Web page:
Never good idea to play blame game

Never good idea to play blame game

A friend of mine recently posed an interesting question on Facebook: What if “Gangnam Style” is a rain dance, and we brought Superstorm Sandy on ourselves?

Eden Farber

“Gangnam Style,” for those who have escaped the epidemic, is a YouTube video that has gone viral, especially among teens and despite the fact that it is incomprehensible – other than the words “hey, sexy ladies” – to those who do not speak Korean.

Meanwhile, the idea that Sandy is some sort of karmic punishment has been circulating as everyone tries to find an answer for the devastation and despair across the Northeast U.S. The issue, as I see it and at least in part, is that some people are using the idea of karma as a way to place blame for the natural disaster on others.

 A Disturbing Trend

We read recently in the Torah portion of Noach that G-d destroys the entire world because of the sins of the people; now, a storm has hit the cultural center of the universe (our beloved Manhattan), and many say it’s too spooky to be mere coincidence. That’s certainly not what I believe.

I’ve heard far too many authorities say that Sandy is a punishment for some political group, religions and other sorts of belief systems. I even actually heard a rabbinic leader say that gay marriage brought the hurricane upon us.

And beyond these misguided thoughts, the idea that this devastation was intentionally enacted on any certain group gives people power: It would follow that, if you caused it, then you can take it away and no one has to worry about where it will strike next.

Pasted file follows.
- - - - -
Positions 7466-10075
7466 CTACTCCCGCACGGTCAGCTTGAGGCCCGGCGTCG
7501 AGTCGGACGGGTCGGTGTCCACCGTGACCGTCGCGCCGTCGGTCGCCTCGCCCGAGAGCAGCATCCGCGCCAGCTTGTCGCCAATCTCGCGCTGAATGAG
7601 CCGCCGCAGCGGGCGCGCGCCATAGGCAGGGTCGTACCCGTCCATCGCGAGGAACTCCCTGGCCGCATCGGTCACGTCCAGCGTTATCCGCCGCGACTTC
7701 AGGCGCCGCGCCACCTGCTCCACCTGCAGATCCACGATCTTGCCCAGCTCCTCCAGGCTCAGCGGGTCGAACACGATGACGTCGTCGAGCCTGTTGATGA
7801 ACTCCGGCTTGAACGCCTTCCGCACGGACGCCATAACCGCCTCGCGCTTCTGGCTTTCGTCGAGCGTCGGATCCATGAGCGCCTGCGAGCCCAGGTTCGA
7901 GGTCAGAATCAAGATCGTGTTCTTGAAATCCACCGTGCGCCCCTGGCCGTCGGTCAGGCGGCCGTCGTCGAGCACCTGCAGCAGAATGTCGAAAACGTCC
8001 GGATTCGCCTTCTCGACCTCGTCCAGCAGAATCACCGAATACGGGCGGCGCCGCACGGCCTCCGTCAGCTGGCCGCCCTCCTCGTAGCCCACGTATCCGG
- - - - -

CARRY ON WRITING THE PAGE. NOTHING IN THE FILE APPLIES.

In other words: If the hurricane came to yell at New Yorkers, according to this logic and as long as we don’t do anything to upset it, we will be fine.

But playing the blame game can be dangerous. We can’t stand up and say that New York was flooded because G-d doesn’t like this candidate or this new law or this new temple; it will get us absolutely nowhere. If we go off in the direction, all it will do is turn us against each other.

As a high school student, hearing such talk from my leaders is scary – do they want me to think
that no one is safe here and that if I disagree with these opinions, my city will be flooded? How can we build a society with that sort of thought process?

The blame game hurts everyone – those tossing barbs, those blamed and even folks just hearing the toxic conversation. We learn from what we hear, and this is what we are hearing right now. It’s a problem, because at the end of the day, hurricanes are part of the natural order of things. Science does not have an agenda and storms aren’t called natural disasters for nothing.

Realizing Truth

So, what does this have to do with the viral “Gangnam Style” video?

Essentially, the video is pointless, mostly filled with goofy choreography. It’s actually a parody of itself. I’m pretty certain that most people seeing the video have no idea what’s going on – the words are gibberish, and there seems to be no point to the production.

Still, most everyone adores it: It’s become the focus of online memes, status updates and even random flash-mobs on the street. Maybe it’s become our society’s battle cry.

The good news is that it’s a fairly harmless video, and, to tell the truth, I think we’ve become attached to it because it really has no meaning at all.

Blaming “Gangnam Style,” as my friend jokingly suggested, is a way of relieving the stress we’ve put ourselves under. The video is silly and arbitrary, and it’s psychologically laughable to say that this pointless video brought a hurricane down on us.

If we absolutely must blame someone, then I suggest we start pointing our finger at Mother Nature.

BY EDEN FARBER / AJT Contributor

Editor’s note: Eden Farber, 15, is a sophomore at Yeshiva Atlanta. She was recognized in the Jewish Heritage National Poetry Contest of 2010 and has published op-eds and poetry in Modern Hippie Magazine and the NY Jewish Week’s Fresh Ink for Teens section.


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